The most and least educated U.S. religious groups
The share of people completing a college education differs by religion, with members of some faith groups much more educated, on average, than others.
Religious groups in Israel keep to themselves when it comes to marriages and friendships
When it comes to marriage, Israelis rarely cross religious lines.
A religious gender gap for Christians, but not for Muslims
While Christian women are on the whole more religious than Christian men, Muslim women and Muslim men have similar levels of religious commitment. And when it comes to attendance at worship services, Muslim men are more active than Muslim women.
Q&A: Why are women generally more religious than men?
A discussion with David Voas of the Department of Social Science at University College London on the gender gap in religion around the world.
Women generally are more religious than men, but not everywhere
Generally, women are more likely than men to be affiliated with a religious organization; women also pray more, and are more inclined to say religion is “very important” in their lives.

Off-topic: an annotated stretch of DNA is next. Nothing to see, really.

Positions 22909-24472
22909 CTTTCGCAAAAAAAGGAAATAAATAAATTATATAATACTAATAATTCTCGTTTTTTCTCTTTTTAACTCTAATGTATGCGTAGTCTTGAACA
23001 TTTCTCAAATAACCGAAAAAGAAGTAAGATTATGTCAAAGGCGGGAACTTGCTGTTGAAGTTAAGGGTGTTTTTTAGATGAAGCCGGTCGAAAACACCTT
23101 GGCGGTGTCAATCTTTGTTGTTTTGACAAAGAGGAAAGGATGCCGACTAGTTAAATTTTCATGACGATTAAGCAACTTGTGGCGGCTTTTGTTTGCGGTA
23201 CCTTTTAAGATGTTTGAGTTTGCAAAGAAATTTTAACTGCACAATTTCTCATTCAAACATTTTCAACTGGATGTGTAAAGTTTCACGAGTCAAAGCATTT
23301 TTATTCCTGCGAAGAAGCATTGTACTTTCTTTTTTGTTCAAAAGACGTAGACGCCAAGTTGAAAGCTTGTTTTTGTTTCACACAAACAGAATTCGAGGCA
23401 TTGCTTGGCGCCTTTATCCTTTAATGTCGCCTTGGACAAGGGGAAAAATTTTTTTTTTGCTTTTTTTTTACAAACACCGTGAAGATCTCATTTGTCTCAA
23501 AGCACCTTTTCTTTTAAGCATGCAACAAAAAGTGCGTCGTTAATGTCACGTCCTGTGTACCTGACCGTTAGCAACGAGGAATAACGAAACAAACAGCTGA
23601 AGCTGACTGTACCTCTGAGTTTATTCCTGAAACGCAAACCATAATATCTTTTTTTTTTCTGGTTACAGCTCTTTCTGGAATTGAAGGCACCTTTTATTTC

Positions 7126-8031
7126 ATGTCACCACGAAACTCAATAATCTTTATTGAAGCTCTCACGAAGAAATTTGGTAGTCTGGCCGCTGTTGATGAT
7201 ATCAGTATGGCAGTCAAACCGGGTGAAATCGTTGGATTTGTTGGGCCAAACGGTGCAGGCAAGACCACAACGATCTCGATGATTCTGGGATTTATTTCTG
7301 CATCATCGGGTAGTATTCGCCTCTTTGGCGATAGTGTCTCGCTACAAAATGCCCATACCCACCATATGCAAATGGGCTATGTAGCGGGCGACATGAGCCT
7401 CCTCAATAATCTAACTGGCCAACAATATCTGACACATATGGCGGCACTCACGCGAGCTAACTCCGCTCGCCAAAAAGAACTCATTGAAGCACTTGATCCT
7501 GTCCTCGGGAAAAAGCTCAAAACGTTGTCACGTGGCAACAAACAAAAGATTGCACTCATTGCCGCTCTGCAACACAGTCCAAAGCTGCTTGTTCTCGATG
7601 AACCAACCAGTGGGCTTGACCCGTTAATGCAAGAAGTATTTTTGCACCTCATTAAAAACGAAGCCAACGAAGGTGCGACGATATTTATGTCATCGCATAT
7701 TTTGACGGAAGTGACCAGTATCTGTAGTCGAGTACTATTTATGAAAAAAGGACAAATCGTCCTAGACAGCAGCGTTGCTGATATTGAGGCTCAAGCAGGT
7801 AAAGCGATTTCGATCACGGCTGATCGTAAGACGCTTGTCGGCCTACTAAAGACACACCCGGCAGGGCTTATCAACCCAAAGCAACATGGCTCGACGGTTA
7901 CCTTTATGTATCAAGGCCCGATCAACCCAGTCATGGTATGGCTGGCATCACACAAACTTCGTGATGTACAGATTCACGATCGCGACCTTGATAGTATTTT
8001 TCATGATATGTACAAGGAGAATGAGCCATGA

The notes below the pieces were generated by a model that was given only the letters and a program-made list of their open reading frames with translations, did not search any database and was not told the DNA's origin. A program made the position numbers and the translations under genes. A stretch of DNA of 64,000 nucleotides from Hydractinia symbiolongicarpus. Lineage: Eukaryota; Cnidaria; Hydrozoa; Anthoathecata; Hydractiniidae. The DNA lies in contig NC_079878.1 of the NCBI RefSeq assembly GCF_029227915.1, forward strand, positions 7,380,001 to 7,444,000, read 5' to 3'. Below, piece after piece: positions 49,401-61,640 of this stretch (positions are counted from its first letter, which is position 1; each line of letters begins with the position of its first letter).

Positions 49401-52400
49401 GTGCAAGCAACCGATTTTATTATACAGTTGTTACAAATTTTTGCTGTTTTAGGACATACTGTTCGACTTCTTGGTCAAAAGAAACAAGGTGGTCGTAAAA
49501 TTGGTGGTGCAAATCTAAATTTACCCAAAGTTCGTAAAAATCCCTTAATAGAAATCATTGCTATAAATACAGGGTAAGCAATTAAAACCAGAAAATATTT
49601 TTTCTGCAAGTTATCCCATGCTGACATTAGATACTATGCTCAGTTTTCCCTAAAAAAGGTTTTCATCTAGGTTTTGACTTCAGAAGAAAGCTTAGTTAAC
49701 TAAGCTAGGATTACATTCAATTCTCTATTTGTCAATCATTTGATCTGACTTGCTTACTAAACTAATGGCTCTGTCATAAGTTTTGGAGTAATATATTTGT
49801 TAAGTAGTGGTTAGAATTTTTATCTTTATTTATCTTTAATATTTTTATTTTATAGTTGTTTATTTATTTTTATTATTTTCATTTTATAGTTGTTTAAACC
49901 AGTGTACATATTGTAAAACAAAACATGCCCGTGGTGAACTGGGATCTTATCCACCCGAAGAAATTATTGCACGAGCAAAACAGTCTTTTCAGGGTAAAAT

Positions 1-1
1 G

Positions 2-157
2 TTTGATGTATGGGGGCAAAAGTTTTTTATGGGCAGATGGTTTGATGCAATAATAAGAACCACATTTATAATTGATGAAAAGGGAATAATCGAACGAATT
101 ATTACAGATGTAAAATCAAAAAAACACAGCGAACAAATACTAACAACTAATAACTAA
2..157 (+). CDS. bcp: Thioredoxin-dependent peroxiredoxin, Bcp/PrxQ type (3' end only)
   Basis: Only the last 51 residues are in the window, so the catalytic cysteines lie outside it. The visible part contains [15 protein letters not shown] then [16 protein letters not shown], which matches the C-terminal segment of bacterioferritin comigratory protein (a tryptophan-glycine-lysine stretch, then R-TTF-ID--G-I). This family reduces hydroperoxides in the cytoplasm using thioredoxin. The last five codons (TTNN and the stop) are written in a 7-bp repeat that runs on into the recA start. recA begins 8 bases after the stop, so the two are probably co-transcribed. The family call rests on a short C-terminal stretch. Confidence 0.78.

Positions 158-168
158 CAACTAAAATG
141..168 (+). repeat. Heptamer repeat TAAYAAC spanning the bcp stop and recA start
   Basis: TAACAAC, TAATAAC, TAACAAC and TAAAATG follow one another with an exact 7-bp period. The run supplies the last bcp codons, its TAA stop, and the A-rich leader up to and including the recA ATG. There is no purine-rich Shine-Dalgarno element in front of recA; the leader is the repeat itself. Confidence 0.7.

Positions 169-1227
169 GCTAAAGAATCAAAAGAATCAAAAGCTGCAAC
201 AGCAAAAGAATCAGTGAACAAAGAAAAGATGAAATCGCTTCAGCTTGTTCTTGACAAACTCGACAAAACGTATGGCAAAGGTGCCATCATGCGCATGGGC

Most U.S. Christian groups grow more accepting of homosexuality
Acceptance of homosexuality is rising across the broad spectrum of American Christianity, including among members of churches that strongly oppose homosexual relationships as sinful.
In Africa, Pope Francis will find religious vibrancy and violence
The three countries on the pope’s itinerary — Uganda, Kenya and the Central African Republic — all have sizable Catholic populations. But they also have seen violent clashes in recent years.
Most Americans believe in heaven … and hell
72% of Americans believe in heaven, while 58% believe in hell.
What’s a sin? Catholics don’t always agree with their church
Almost nine-in-ten U.S. Catholics believe that some actions are offensive to God, but many American Catholics don’t agree with church teachings on what constitutes sinful behavior.
Half of U.S. adults raised Catholic have left the church at some point
Some older American Catholics might remember a time when people thought of the Catholic Church like a family: hard to ignore and even harder to leave. But a new Pew Research Center survey of U.S. Catholics shows that at least some of these perceptions may no longer be entirely true.